Sept. 14, 2015
Public Citizen to Tell Ninth Circuit: Facebook Settlement Violates Minors’ Privacy Rights and Laws of Seven States
WHAT: A class-action settlement between Facebook and its users should not have been approved by a federal court because it allows Facebook to continue using minors’ images without their parents’ consent, in violation of laws in seven states, Public Citizen will argue before the U.S. Court of Appeals for the Ninth Circuit.
The case began with a lawsuit filed in 2011 over Facebook’s program of deploying its users’ images in advertising (originally called “sponsored stories”). Under the ad program, when a Facebook member clicks a button to indicate he or she “likes” a company that advertises on Facebook, Facebook creates an ad that displays the Facebook member’s name and image in a manner that suggests the person endorsed the product. Facebook does not seek the consent of members to use their images for advertising and does not seek parental consent when the users are children.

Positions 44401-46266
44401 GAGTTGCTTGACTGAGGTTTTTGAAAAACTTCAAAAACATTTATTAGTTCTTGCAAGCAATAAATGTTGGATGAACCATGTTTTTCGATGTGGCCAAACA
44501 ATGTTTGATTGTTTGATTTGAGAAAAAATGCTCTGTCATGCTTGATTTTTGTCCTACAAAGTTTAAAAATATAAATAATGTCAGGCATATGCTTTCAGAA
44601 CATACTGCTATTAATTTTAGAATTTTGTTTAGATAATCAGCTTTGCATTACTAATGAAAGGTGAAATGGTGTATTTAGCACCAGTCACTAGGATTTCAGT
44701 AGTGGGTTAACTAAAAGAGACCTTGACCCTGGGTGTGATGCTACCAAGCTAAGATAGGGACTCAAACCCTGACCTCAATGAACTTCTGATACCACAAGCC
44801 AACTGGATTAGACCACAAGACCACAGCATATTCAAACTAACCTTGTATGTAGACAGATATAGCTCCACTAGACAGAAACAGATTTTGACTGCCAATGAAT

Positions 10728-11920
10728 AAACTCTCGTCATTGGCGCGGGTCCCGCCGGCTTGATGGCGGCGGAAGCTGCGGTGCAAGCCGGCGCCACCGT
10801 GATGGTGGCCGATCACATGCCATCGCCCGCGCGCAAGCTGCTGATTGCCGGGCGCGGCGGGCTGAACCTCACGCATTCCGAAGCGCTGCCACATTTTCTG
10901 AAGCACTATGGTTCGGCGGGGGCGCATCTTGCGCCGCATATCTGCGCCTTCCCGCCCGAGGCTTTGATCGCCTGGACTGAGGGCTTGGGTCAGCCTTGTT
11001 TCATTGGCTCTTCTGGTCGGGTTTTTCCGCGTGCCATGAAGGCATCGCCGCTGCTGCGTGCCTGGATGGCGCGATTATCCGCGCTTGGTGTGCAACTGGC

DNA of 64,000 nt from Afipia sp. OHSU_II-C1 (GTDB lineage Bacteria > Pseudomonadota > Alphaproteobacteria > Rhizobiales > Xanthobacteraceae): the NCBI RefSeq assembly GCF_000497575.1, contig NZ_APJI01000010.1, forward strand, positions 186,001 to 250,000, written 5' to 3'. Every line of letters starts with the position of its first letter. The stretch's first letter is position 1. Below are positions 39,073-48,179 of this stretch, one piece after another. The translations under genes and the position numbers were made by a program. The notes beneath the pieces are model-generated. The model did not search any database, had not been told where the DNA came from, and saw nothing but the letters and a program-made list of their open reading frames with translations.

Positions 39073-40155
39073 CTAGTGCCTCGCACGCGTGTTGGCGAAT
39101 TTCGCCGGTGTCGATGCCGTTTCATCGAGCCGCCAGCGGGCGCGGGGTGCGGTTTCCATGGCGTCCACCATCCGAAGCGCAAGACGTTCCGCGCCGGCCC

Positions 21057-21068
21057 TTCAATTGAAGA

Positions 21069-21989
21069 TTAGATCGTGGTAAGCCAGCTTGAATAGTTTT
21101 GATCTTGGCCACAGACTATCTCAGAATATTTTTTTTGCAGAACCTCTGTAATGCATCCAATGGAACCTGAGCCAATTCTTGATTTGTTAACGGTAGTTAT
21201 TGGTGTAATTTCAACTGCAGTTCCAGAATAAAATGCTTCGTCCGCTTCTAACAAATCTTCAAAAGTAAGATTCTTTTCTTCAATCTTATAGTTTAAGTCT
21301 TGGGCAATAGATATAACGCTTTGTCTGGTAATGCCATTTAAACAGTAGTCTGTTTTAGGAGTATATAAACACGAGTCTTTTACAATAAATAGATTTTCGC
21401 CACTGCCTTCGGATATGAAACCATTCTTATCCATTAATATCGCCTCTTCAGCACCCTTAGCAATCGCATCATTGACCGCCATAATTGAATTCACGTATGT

In August 2013, the parties’ lawyers proposed a settlement, which was approved by the district court. Under the settlement, Facebook will include new language in its terms of service stating that users who are minors “represent” that their parents consented to the use of the children’s names and images in advertising. The settlement does not require Facebook to obtain consent from the parents. Accordingly, the settlement permits Facebook to continue using minors’ images without parental consent, in violation of state privacy laws in California, Florida, New York, Oklahoma, Tennessee, Virginia and Wisconsin.
Public Citizen is representing five parents with teenagers. Find more information on the case.
WHEN: 10 a.m. PDT Thursday, Sept. 17
WHERE: Courtroom 1, Third Floor, James R. Browning United States Court of Appeals, 95 7th St., San Francisco, Calif.
WHO: Scott Michelman, attorney, Public Citizen